The Milwaukee Journal – March 5, 1929
Ed (Strangler) Lewis, who was butted out of his heavyweight crown by Gus Sonnenberg, comes back to Milwaukee Friday night for the first time since he lost his title to engage Joe Rogacki, undefeated Polish heavyweight star. The match between Lewis and Rogacki will be staged at the Gayety theater and will go to a finish best two falls in three. Continue reading
The New York Times – April 13, 1921
Champion Wrestler Will Defend Title in Benefit Bout for Irish.
The last important wrestling bout of the local season will be held May 6 at the Seventy-first Regiment Armory for the benefit of the Irish Relief Fund. On that occasion Ed (Strangler) Lewis, giant Kentuckian, will defend his heavyweight championship against Stanislaus Zbyszko, veteran Polish grappler. The men will wrestle one fall. Promoter Jack Curley is conducting the match. Curley expects, in view of the fact that the proceeds will be donated to the Irish cause, and also because of the championship element of the match, that the receipts will exceed any recorded here this season. Continue reading
The Sunday Call – January 2, 1887
Col. J. H. McLaughlin, the ex-champion wrestler, is now a conductor on a western train.
Homer Lane, once the undisputed champion collar-and-elbow wrestler of the world, is now doing exhibition wrestles every night at a resort on the Bowery, New York, with Viro Small, “Black Sam,” as a vis-à-vis. What a terrible come down for the old man!
The National Police Gazette – June 3, 1882
COLORED CHAMPION WRESTLER OF VERMONT.
In this issue we publish a picture of Viro Small, better known as “Black Sam,” of Vermont, the colored wrestler. He was born at Buford, South Carolina, in 1854. He stands 5ft. 9 ¼ in. in height and weighs 184 lbs. In 1870 he went to St. Albans, Vt., where he resided until 1881, when he came to this city to give exhibitions at wrestling at Owney Geoghegan’s Old House at Home. While sojourning in Vermont he won numerous matches, defeating Jack Callan, W. Downey and others. On April 27, 1882, in this city, he defeated Wm. Johnson, of Rutland, Vt., in a collar-and-elbow match for a purse.
Asheville Citizen – February 27, 1918
Weighing 225 pounds and in perfect physical condition, Ivan Michaloff, crack Siberian wrestler, arrived in Asheville yesterday from New York. Ivan is on his way to Spartanburg, where he is going on the invitation of United States Army officer friends stationed at Camp Wadsworth, who are endeavoring to have him made physical instructor at this camp. Continue reading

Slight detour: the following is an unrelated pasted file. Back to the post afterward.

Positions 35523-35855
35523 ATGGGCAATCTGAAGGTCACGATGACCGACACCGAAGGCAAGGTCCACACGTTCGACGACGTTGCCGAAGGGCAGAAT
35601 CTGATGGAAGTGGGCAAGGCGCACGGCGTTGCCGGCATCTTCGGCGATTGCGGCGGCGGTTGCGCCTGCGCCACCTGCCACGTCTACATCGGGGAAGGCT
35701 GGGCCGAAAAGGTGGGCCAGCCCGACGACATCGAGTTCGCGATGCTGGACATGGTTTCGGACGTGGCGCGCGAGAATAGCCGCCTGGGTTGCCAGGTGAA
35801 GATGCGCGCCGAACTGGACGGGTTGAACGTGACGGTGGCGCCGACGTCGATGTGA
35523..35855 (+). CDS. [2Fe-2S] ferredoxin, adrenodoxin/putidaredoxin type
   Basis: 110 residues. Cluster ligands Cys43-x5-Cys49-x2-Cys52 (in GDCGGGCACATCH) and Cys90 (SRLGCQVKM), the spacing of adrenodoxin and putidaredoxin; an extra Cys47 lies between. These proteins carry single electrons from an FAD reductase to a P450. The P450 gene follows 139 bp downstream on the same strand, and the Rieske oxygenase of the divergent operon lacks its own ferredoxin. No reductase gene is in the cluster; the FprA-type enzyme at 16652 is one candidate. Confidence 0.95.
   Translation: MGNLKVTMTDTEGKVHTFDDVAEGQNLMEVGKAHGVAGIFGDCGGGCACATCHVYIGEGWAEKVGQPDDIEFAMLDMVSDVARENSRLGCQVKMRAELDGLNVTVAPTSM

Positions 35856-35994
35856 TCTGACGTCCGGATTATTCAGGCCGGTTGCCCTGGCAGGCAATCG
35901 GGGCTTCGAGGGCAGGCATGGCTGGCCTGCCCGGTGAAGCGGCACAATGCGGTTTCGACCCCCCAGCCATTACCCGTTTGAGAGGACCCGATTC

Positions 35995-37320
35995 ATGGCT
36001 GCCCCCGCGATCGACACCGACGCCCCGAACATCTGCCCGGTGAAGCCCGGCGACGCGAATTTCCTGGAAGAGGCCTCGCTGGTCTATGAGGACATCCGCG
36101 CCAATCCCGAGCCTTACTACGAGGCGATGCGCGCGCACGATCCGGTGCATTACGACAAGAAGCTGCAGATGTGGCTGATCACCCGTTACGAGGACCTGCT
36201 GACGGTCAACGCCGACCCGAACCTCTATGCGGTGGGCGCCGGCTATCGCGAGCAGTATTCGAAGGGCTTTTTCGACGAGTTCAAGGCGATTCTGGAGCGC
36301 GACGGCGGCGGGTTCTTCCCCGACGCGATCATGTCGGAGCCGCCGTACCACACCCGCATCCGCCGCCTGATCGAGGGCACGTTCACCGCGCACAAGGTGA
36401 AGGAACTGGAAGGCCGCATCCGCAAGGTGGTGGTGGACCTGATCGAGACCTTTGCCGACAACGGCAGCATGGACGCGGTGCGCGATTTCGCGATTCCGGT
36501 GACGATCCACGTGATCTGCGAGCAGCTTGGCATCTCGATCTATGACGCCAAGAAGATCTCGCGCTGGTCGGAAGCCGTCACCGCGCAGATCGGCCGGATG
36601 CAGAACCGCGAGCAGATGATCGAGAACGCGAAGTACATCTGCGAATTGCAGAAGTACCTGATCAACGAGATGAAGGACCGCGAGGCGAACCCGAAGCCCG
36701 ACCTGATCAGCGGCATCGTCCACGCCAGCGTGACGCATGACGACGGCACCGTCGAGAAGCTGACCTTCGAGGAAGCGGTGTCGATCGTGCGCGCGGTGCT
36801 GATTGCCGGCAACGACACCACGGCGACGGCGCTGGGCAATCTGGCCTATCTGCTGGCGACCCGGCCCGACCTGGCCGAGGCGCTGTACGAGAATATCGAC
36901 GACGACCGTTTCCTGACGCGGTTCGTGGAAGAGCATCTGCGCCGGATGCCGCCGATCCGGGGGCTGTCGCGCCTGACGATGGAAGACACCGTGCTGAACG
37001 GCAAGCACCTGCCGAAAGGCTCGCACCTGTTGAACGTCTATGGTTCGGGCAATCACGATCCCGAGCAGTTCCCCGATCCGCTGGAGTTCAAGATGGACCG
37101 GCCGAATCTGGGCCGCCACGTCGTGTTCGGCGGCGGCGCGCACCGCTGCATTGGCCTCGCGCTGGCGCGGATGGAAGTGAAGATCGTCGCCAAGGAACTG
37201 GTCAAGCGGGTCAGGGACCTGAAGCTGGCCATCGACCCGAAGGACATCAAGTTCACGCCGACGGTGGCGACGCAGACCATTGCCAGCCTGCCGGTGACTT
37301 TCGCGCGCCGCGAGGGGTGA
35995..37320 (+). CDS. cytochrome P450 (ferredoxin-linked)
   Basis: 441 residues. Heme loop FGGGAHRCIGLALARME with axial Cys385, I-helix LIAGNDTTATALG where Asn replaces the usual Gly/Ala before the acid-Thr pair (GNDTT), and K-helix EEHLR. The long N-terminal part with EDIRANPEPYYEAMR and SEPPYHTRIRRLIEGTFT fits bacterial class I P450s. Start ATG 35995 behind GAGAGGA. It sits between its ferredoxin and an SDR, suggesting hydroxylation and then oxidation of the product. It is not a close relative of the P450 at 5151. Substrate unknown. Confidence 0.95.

Posted in 1918
Tagged Ivan Micheloff
Chicago American – April 1913
By Ed. W. Smith
Tom Jones really is going to manage Jess Willard, the elongated “white hope.” Further, Jess isn’t ungrateful and is going to make amends to Charley Cutler, the heavyweight wrestler who brought him out and grub-staked him while he was preparing himself for tests in the early stages of his ring career. Continue reading
Posted in 1913
Tagged Charley Cutler
Pittsburgh Post-Gazette – March 19, 1931
If wrestling starts up here the society editors may find themselves overworked a little, for in the revival of the ancient game, the people with names that are dear to society editors are going in for wrestling in a big way. Continue reading
San Jose News – November 18, 1943
Casey Draws With Kayo Koverly In Semi-Windup
The “Green Phantom,” latest hooded mystery man of the mat game, chalked up his fourth straight victory here last night by disposing of Hans Schnabel, the powerful Dutchman, in the one-hour main event.
A capacity house attended last night’s matches. Continue reading
The Seattle Post-Intelligencer – January 15, 1923
By Frank G. Menke
NEW YORK — Do not become unduly exercised over the “scheduled” mixed match involving Jack Dempsey and Strangler Lewis.
Chances are that it’s merely a bit of hokum designed to get a little publicity for Dempsey, Lewis and the town of Wichita, Kan. Continue reading
Savannah Morning News – February 13, 1933
By I.C. Brenner
Ernest Roeber is seventy-three years old, yet physically fit to romp around the mat for an hour or more refereeing championship wrestling matches. He often is booed because he has slowed up a bit and cannot get out of the way of flying tackles quickly enough to suit those who think that he interferes with the wrestlers too much, but the fans admit that there isn’t an official in the game today who knows more about wrestling and is more capable than the veteran Roeber. Continue reading
Posted in 1933
Tagged Ernest Roeber